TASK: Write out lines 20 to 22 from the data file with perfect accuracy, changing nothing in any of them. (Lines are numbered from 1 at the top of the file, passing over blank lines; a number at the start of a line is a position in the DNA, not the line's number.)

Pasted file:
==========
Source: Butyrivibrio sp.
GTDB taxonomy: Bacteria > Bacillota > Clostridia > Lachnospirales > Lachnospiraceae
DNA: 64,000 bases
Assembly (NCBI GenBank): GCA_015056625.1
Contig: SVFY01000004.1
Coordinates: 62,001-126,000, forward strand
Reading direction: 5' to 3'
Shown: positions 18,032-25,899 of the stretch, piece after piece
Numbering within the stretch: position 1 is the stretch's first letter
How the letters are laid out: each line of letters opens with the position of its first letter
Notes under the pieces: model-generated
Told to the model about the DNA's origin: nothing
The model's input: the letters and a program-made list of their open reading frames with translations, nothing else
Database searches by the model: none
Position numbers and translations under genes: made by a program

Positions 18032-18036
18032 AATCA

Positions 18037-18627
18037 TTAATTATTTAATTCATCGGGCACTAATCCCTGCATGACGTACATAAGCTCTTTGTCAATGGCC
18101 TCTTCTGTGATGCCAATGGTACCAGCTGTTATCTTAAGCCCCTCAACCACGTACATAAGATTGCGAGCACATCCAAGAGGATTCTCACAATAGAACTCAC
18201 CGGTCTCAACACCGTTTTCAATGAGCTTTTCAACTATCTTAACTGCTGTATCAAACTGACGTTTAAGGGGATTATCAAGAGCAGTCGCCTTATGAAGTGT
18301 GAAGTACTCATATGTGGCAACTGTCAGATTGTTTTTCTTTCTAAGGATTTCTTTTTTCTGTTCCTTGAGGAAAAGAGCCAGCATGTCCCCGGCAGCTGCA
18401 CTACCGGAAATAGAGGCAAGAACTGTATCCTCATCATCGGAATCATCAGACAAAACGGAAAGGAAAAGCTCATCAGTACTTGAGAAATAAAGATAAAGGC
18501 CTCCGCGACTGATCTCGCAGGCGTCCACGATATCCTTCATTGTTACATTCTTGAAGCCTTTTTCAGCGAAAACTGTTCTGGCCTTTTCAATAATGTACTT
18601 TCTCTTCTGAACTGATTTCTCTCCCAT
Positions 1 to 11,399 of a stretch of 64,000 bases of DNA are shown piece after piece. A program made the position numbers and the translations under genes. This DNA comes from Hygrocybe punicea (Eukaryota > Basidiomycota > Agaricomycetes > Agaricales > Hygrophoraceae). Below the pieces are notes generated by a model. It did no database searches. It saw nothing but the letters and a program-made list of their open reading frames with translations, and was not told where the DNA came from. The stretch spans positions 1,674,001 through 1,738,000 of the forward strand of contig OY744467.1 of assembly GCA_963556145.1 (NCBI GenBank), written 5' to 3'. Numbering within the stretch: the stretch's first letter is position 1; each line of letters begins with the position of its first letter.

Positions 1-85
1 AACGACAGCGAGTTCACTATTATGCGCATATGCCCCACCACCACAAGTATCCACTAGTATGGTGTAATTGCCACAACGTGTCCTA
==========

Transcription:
18101 TCTTCTGTGATGCCAATGGTACCAGCTGTTATCTTAAGCCCCTCAACCACGTACATAAGATTGCGAGCACATCCAAGAGGATTCTCACAATAGAACTCAC
18201 CGGTCTCAACACCGTTTTCAATGAGCTTTTCAACTATCTTAACTGCTGTATCAAACTGACGTTTAAGGGGATTATCAAGAGCAGTCGCCTTATGAAGTGT
18301 GAAGTACTCATATGTGGCAACTGTCAGATTGTTTTTCTTTCTAAGGATTTCTTTTTTCTGTTCCTTGAGGAAAAGAGCCAGCATGTCCCCGGCAGCTGCA